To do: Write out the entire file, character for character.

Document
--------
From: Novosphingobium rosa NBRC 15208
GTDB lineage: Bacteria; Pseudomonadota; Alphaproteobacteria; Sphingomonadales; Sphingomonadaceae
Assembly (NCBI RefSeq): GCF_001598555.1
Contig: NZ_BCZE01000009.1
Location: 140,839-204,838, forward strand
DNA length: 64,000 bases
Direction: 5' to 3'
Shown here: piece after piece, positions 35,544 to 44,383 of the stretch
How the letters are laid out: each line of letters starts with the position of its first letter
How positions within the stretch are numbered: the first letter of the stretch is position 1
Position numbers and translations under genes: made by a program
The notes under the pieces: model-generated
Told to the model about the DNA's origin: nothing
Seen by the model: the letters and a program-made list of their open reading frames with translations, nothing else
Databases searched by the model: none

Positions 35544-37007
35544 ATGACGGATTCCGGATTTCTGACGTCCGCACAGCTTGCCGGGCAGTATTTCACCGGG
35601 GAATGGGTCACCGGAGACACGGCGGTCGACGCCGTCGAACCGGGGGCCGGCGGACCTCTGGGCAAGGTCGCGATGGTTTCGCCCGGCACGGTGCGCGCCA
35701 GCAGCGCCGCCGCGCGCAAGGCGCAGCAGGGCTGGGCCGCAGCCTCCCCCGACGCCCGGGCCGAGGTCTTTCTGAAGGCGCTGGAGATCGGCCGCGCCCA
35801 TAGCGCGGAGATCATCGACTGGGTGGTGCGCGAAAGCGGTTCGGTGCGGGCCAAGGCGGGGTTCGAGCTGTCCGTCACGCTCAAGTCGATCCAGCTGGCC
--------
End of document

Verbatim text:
From: Novosphingobium rosa NBRC 15208
GTDB lineage: Bacteria; Pseudomonadota; Alphaproteobacteria; Sphingomonadales; Sphingomonadaceae
Assembly (NCBI RefSeq): GCF_001598555.1
Contig: NZ_BCZE01000009.1
Location: 140,839-204,838, forward strand
DNA length: 64,000 bases
Direction: 5' to 3'
Shown here: piece after piece, positions 35,544 to 44,383 of the stretch
How the letters are laid out: each line of letters starts with the position of its first letter
How positions within the stretch are numbered: the first letter of the stretch is position 1
Position numbers and translations under genes: made by a program
The notes under the pieces: model-generated
Told to the model about the DNA's origin: nothing
Seen by the model: the letters and a program-made list of their open reading frames with translations, nothing else
Databases searched by the model: none

Positions 35544-37007
35544 ATGACGGATTCCGGATTTCTGACGTCCGCACAGCTTGCCGGGCAGTATTTCACCGGG
35601 GAATGGGTCACCGGAGACACGGCGGTCGACGCCGTCGAACCGGGGGCCGGCGGACCTCTGGGCAAGGTCGCGATGGTTTCGCCCGGCACGGTGCGCGCCA
35701 GCAGCGCCGCCGCGCGCAAGGCGCAGCAGGGCTGGGCCGCAGCCTCCCCCGACGCCCGGGCCGAGGTCTTTCTGAAGGCGCTGGAGATCGGCCGCGCCCA
35801 TAGCGCGGAGATCATCGACTGGGTGGTGCGCGAAAGCGGTTCGGTGCGGGCCAAGGCGGGGTTCGAGCTGTCCGTCACGCTCAAGTCGATCCAGCTGGCC